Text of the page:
Diet…last word

In previous posts I have been reviewing Marisa Peer’s book “You Can Be Thin” (my original post is here and the follow up here) so I thought I’d post one final update.

I gave the book a really good trial and followed it for about three months but I can’t say I lost any noticeable weight. I felt healthy and had plenty of energy on the diet but, to be honest, I felt that way before I started. That was never the problem. Losing weight was.

A new diet that works

But I’m delighted and excited to report that I have stumbled on a diet that really has helped me lose weight over the past couple of months. I’m excited because after trying pretty well everything (5:2; low carb, low GI, eating like a French woman,  Marisa Peer’s diet mentioned above) I was starting to think I’d never lose weight, which was pretty depressing. This method is slow, so won’t be for everyone, but I believe the slow, steady methods are more sustainable long-term. And the best part is I genuinely never feel like I’m being starved.

Woman diets from fat to fitness in before after frontal 3D render series

Eat chocolate and still lose weight?

What have I been doing? Well first of all I got rid of all my diet books. They haven’t served me well. I no longer want to follow a diet that deprives me of my favourite foods. I love bread, potatoes, chocolate and wine. Now I can eat them …and still lose weight. The catch is to just eat small amounts, such as two squares of chocolate, and note the calorie content.

Chocolate heart on wooden background

Consume less than you burn

I’m sure you’ve heard the advice that the only way to lose weight is to burn more calories than you consume. I had. And I’d rejected this advice as being too simplistic and anyway calorie counting just didn’t work for me.  But I decided to try it again but do it properly this time.

I didn’t set myself ridiculously low targets but aimed for about 1300 to 1400 calories a day. To my surprise and delight I actually started losing weight but…and this is a big but…doing it properly meant I had to weigh and record the calories of everything that went into my mouth. No guesswork allowed, or thinking one little bite wouldn’t count…it does!

Diet Tools

There are a few tools required for my new eating plan. A fitbit or similar device that keeps track of the energy I’m  burning, a calculator, food scales, a notebook and pen and a guide that tells me kilojoules/calories in everything I’m eating. I’ve found the Calorie King website  invaluable and there’s an Aussie version too. I don’t eat a lot of packaged foods but this website has nutritional information for many branded foods.

A close up shot of a set of food scales

I follow a few simple rules. I weigh everything I eat and I write it down in my notebook along with its weight and kilojoule/calorie content. Then at the end of the day I add it all up. With my fitbit I can work out the difference between how many calories I’m eating compared to how many I’m burning.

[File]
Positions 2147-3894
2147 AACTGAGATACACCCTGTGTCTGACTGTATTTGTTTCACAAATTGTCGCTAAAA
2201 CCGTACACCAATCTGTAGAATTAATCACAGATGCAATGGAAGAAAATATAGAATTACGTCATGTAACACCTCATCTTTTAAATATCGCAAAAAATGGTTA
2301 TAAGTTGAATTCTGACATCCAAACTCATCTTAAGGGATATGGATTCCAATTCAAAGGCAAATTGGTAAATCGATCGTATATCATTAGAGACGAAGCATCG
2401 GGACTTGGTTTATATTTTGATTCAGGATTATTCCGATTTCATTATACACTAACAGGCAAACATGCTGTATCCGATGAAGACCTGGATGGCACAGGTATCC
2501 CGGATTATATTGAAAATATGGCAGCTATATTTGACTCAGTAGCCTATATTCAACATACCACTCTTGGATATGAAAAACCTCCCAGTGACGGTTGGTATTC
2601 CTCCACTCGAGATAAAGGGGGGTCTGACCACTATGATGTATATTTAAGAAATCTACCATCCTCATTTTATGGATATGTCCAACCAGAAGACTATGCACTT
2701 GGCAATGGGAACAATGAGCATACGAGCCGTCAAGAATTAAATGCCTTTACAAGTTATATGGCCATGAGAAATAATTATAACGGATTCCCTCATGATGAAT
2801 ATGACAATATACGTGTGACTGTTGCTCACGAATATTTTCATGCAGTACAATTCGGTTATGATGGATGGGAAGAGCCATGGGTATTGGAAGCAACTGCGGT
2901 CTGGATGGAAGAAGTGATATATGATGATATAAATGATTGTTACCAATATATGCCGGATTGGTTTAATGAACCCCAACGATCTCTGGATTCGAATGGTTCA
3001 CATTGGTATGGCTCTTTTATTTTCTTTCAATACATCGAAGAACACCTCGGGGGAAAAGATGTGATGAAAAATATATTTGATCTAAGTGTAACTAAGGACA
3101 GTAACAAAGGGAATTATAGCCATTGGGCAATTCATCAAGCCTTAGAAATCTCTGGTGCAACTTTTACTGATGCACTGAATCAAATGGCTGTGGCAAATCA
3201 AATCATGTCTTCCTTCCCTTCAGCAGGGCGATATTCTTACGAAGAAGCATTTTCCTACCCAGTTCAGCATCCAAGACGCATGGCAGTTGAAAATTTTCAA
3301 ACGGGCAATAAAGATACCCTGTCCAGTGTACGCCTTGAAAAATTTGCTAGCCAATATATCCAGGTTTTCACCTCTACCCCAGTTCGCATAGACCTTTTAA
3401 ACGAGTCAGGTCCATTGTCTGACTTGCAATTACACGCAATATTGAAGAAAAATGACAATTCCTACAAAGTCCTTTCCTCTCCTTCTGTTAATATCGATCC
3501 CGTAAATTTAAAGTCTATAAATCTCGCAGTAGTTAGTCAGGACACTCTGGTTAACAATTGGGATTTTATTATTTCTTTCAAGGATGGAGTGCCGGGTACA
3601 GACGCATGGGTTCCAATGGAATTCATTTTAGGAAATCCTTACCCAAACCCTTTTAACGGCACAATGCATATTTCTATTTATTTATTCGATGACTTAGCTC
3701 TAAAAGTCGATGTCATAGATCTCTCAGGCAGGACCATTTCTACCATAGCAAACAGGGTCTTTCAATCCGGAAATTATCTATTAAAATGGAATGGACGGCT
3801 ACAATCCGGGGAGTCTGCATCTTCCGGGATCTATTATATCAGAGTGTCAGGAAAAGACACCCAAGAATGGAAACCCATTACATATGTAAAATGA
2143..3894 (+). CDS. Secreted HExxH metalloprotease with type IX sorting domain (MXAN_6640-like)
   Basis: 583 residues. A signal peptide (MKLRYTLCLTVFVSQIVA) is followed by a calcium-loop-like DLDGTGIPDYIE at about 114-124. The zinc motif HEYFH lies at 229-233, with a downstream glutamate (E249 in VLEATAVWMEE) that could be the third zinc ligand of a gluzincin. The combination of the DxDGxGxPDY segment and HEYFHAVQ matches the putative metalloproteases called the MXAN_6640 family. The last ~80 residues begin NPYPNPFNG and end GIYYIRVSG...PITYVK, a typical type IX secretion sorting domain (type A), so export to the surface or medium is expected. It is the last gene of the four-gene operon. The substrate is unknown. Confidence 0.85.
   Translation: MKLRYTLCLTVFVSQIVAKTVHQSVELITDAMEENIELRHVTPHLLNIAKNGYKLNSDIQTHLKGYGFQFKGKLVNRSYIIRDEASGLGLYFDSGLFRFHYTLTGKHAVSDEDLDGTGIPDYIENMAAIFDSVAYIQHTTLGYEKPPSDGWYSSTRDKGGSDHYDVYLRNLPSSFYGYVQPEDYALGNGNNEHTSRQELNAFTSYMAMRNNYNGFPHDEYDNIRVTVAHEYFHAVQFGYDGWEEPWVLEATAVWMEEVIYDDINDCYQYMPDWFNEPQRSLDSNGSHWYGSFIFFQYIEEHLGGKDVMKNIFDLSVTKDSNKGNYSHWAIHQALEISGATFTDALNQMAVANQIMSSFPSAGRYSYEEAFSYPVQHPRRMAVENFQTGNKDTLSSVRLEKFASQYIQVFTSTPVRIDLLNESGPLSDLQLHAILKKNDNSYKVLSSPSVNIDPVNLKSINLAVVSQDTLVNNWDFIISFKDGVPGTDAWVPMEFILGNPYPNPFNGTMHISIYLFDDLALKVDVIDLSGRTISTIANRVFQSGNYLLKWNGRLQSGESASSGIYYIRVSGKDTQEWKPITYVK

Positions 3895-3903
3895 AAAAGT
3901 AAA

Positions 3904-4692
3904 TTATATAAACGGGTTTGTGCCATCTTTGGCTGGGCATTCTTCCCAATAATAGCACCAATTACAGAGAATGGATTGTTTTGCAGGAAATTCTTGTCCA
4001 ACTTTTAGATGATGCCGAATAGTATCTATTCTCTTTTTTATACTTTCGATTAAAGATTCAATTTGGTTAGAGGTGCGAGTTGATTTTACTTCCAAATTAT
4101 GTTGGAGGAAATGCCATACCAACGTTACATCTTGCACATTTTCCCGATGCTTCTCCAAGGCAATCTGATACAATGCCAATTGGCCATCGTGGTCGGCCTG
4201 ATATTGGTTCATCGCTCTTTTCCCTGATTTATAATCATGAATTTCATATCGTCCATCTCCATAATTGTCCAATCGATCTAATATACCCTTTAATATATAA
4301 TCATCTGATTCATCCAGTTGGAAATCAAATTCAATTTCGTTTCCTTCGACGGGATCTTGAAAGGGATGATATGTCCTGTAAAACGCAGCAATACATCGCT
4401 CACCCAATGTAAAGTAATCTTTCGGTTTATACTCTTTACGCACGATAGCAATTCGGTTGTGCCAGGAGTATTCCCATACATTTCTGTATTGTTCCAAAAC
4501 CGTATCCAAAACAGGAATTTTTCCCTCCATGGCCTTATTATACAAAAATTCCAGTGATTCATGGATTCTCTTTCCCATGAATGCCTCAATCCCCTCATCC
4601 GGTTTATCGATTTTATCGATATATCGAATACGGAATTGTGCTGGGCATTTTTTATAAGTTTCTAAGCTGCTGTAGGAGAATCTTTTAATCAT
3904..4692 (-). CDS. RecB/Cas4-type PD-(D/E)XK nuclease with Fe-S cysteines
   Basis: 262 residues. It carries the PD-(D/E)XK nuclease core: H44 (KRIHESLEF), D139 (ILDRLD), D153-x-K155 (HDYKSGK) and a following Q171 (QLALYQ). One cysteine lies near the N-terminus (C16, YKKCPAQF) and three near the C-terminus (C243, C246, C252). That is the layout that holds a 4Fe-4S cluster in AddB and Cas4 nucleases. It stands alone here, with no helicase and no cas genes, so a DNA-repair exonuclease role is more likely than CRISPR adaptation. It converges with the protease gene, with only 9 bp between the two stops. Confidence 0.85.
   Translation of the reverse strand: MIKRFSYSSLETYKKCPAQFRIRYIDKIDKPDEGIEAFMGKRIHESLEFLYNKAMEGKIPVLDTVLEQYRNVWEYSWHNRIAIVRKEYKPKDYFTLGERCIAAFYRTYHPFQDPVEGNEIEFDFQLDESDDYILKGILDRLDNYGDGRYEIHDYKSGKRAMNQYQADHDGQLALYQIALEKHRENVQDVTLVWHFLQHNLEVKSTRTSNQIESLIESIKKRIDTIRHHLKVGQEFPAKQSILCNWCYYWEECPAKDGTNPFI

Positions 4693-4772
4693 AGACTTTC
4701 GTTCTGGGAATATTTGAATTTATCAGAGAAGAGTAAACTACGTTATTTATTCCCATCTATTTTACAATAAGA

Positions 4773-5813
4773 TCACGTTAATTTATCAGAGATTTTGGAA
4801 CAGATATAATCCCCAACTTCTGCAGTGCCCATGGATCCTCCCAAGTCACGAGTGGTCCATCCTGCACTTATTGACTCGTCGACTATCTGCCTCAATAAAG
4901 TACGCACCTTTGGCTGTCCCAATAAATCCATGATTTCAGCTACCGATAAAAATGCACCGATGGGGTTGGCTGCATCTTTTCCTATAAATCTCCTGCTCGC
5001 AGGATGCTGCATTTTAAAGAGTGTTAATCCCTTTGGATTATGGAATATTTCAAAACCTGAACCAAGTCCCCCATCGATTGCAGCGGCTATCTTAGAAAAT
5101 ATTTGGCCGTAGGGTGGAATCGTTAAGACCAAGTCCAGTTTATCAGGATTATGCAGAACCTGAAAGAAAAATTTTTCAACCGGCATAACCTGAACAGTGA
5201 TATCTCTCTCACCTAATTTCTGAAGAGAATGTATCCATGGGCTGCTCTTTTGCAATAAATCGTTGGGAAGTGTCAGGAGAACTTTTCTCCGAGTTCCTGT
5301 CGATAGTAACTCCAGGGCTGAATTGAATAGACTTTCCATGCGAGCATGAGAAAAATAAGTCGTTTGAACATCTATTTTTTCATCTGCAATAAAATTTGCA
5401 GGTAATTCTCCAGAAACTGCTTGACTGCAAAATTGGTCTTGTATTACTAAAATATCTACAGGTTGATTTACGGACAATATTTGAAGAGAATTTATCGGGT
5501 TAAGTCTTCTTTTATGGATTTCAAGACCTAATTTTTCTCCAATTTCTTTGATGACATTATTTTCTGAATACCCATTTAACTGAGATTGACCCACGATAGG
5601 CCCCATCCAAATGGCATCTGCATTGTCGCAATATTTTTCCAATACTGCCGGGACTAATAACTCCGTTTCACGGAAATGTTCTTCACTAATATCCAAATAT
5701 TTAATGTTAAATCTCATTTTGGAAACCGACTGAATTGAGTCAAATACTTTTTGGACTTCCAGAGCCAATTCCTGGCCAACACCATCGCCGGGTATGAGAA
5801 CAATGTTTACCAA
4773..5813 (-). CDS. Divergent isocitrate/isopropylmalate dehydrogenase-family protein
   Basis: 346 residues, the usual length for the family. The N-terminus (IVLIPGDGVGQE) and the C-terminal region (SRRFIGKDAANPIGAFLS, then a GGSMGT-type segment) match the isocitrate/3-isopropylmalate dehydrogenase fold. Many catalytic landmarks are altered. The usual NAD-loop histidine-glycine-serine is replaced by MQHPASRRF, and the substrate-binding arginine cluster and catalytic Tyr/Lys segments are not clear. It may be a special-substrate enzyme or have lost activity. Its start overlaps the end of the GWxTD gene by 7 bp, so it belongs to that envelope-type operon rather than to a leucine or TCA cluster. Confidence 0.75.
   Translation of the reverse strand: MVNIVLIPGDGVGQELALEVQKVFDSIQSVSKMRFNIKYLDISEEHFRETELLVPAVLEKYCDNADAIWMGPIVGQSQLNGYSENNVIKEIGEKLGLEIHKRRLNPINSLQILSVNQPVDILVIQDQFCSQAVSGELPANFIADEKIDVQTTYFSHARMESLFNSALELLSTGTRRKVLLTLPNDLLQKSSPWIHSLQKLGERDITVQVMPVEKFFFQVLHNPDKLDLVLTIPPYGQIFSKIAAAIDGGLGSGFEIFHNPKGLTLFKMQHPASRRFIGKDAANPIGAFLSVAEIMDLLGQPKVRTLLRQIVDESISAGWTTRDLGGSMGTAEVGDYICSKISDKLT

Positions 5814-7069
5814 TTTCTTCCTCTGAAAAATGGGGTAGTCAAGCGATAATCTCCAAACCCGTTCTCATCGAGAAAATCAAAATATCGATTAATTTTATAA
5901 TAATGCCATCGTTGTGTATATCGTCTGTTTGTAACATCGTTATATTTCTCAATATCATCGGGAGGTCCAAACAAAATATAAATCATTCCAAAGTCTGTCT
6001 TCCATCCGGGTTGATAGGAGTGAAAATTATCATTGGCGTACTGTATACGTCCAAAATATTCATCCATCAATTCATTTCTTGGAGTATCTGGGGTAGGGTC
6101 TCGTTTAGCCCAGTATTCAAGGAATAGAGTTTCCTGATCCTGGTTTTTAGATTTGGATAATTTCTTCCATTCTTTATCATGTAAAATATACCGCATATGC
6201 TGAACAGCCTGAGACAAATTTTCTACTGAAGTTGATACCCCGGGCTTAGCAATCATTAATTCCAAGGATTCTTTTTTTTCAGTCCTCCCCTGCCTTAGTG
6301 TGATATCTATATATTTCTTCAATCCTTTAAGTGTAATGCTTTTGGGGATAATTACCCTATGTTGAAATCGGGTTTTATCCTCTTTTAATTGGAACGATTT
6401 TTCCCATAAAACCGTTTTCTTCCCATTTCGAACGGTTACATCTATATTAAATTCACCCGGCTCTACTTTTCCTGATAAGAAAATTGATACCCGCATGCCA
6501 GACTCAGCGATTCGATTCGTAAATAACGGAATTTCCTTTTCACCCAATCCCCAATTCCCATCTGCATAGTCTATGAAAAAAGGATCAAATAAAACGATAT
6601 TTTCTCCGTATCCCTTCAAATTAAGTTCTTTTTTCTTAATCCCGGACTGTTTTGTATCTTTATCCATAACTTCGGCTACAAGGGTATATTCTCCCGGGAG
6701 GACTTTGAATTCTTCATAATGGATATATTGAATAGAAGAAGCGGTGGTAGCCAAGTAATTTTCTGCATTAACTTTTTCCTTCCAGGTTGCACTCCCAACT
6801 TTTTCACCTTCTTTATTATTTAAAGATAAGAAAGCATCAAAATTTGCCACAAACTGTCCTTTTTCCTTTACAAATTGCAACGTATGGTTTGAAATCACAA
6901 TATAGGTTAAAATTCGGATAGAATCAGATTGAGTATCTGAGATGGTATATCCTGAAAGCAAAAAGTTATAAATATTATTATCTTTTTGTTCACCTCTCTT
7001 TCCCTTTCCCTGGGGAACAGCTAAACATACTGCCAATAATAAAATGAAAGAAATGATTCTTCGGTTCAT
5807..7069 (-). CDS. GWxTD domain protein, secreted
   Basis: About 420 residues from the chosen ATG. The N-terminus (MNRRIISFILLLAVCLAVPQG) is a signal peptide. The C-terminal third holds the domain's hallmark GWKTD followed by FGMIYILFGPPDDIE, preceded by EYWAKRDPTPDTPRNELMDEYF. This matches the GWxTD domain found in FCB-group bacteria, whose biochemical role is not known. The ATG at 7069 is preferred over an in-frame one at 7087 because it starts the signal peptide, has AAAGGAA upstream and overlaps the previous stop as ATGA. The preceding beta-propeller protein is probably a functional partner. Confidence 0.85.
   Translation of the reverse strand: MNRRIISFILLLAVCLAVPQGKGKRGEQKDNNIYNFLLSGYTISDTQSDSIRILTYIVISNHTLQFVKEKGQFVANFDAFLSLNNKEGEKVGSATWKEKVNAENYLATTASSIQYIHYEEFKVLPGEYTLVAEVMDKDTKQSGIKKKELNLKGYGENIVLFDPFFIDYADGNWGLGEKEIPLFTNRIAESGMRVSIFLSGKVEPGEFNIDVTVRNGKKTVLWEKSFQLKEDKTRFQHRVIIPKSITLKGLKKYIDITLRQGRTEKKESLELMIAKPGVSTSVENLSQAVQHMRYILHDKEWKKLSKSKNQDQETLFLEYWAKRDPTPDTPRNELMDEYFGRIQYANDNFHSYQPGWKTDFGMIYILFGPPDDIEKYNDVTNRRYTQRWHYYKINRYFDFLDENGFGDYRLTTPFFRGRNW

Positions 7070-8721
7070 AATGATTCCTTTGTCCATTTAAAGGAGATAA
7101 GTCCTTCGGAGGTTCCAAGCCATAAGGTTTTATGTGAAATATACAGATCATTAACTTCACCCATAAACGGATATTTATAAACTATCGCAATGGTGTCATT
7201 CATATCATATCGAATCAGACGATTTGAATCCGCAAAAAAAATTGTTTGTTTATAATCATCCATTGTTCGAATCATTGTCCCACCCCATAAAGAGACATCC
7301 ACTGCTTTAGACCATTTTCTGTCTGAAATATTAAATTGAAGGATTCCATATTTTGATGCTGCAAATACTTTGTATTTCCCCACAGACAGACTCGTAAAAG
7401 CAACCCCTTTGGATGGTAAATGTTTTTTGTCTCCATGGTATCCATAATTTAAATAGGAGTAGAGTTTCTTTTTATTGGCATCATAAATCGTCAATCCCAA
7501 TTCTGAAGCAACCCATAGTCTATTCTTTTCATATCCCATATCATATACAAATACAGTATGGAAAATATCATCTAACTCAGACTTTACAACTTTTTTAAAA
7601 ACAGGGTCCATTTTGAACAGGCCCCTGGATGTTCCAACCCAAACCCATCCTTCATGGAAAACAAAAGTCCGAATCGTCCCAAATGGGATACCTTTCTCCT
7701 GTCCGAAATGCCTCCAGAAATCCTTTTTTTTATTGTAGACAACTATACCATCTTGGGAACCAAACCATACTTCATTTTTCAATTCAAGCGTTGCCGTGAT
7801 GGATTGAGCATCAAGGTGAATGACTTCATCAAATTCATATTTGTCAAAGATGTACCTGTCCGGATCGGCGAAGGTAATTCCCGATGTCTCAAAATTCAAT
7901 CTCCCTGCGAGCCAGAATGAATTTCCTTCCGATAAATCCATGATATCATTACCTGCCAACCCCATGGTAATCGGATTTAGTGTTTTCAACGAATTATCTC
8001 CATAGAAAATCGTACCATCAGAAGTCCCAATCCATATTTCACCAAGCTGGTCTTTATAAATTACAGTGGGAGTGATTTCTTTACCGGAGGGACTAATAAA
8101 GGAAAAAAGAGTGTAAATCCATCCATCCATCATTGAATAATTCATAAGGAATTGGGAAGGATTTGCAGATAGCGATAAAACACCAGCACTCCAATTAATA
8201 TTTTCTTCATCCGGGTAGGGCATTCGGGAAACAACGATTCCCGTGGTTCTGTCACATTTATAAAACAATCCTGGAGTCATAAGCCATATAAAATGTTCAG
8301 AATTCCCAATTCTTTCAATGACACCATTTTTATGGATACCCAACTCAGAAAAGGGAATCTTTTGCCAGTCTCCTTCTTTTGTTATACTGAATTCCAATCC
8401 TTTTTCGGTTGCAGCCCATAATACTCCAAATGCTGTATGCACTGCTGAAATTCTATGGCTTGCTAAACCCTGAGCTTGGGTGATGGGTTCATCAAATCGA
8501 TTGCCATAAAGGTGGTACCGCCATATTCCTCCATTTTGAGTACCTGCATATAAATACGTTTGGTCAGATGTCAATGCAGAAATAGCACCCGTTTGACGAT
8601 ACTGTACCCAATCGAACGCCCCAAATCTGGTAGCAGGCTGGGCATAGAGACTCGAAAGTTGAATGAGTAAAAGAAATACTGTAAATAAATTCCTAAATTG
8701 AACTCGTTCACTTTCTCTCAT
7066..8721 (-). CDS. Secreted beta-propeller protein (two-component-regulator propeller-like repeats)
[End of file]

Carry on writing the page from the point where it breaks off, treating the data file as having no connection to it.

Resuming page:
healthy eating, dieting, slimming and weigh loss concept - close up of diet plan paper green apple, measuring tape and salad

At a daily calorie limit of 1300 to 1400 a day I’m not starving myself and, as I burn between 2000 to 2200 a day, I’m eating about 700 less than I burn. At that level the weight seems to drop slowly and steadily.

Everyone’s energy needs are different depending on several factors such as how active they are, their starting weight etc. This is where the fitbit is helpful as it allows you to put in your own details then it calculates how much energy you’ve used based on how active you’ve been and your individual profile.

You can also programme it to calculate the calories in the foods you eat. I don’t use it for that purpose because here in Australia the food information on packaging shows energy in kilojoules and the fitbit only provides calorie information.

I could perhaps work it out, but to be honest I like writing it down in a notebook. It helps me review and reflect where adjustments could be made. I still have to convert the totals from kiljoules to calories to find out how much I’ve burnt, but it’s an easy enough calculation and I’ve set up an excel spreadsheet to work it out. (there are 4.158 kilojoules to a calorie in case you’re wondering).

Make it a hobby rather than a chore

Yes, weighing and recording all my food is time consuming but it’s become more a hobby than a chore.  It is a lot easier for me as I prepare most of my own meals. It would be hard for people who eat out a lot, or have someone cook for them.

healthy shake

The challenges when eating out

After weighing my food for a while I can  gauge the weight of food by looking at it. So when I do have a business lunch or have a meal with friends in a reataurant it isn’t such a problem. I’ve learnt which foods to eat less of or avoid. For example the tiniest slice of cake weighs 75 grams and has about 270 calories which is a big chunk out of my daily allowance.

To begin with I was surprised how small a standard portion of meat is or how I could load my plate with non starchy vegetables and not make a big dent in my daily calorie intake.

Clothes that now fit

The best part of all this is going through my wardrobe and trying on clothes I haven’t been able to wear for a while and finding they actually fit. Yesterday I wore my jeans for the first time in years. It felt great!

Girl jumping

Challenges ahead

I do face quite a big challenge, however. I’m going on holiday next week. A month in Europe including a few weeks in Tuscany, Italy with its beautiful food. It will be impossible to weigh my food so I’m not going to try but I’m hoping the lessons I’ve learnt over the weeks I’ve been following this diet and recording everything, will help me make good choices with my meals. I’ll continue to write down everything I eat and drink. I’ll also be walking more so hopefully I won’t go backwards and gain weight while I’m away!